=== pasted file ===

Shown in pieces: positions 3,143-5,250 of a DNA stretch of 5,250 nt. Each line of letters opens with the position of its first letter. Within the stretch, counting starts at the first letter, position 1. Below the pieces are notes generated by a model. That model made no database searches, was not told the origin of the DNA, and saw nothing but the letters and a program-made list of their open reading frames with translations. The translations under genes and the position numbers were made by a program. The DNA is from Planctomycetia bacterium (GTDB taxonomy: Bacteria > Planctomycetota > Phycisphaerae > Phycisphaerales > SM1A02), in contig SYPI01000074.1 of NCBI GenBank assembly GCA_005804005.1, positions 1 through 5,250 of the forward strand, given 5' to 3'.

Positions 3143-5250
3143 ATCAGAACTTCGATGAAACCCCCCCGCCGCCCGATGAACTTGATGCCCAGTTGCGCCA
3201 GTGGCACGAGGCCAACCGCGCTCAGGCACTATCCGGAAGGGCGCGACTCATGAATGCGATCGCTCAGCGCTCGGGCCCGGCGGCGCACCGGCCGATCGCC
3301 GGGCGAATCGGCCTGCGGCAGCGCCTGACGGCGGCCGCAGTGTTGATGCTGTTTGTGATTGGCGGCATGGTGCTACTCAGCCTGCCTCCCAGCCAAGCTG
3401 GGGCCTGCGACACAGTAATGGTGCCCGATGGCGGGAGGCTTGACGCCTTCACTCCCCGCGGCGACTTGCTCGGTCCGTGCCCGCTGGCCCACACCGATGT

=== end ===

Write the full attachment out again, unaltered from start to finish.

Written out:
Shown in pieces: positions 3,143-5,250 of a DNA stretch of 5,250 nt. Each line of letters opens with the position of its first letter. Within the stretch, counting starts at the first letter, position 1. Below the pieces are notes generated by a model. That model made no database searches, was not told the origin of the DNA, and saw nothing but the letters and a program-made list of their open reading frames with translations. The translations under genes and the position numbers were made by a program. The DNA is from Planctomycetia bacterium (GTDB taxonomy: Bacteria > Planctomycetota > Phycisphaerae > Phycisphaerales > SM1A02), in contig SYPI01000074.1 of NCBI GenBank assembly GCA_005804005.1, positions 1 through 5,250 of the forward strand, given 5' to 3'.

Positions 3143-5250
3143 ATCAGAACTTCGATGAAACCCCCCCGCCGCCCGATGAACTTGATGCCCAGTTGCGCCA
3201 GTGGCACGAGGCCAACCGCGCTCAGGCACTATCCGGAAGGGCGCGACTCATGAATGCGATCGCTCAGCGCTCGGGCCCGGCGGCGCACCGGCCGATCGCC
3301 GGGCGAATCGGCCTGCGGCAGCGCCTGACGGCGGCCGCAGTGTTGATGCTGTTTGTGATTGGCGGCATGGTGCTACTCAGCCTGCCTCCCAGCCAAGCTG
3401 GGGCCTGCGACACAGTAATGGTGCCCGATGGCGGGAGGCTTGACGCCTTCACTCCCCGCGGCGACTTGCTCGGTCCGTGCCCGCTGGCCCACACCGATGT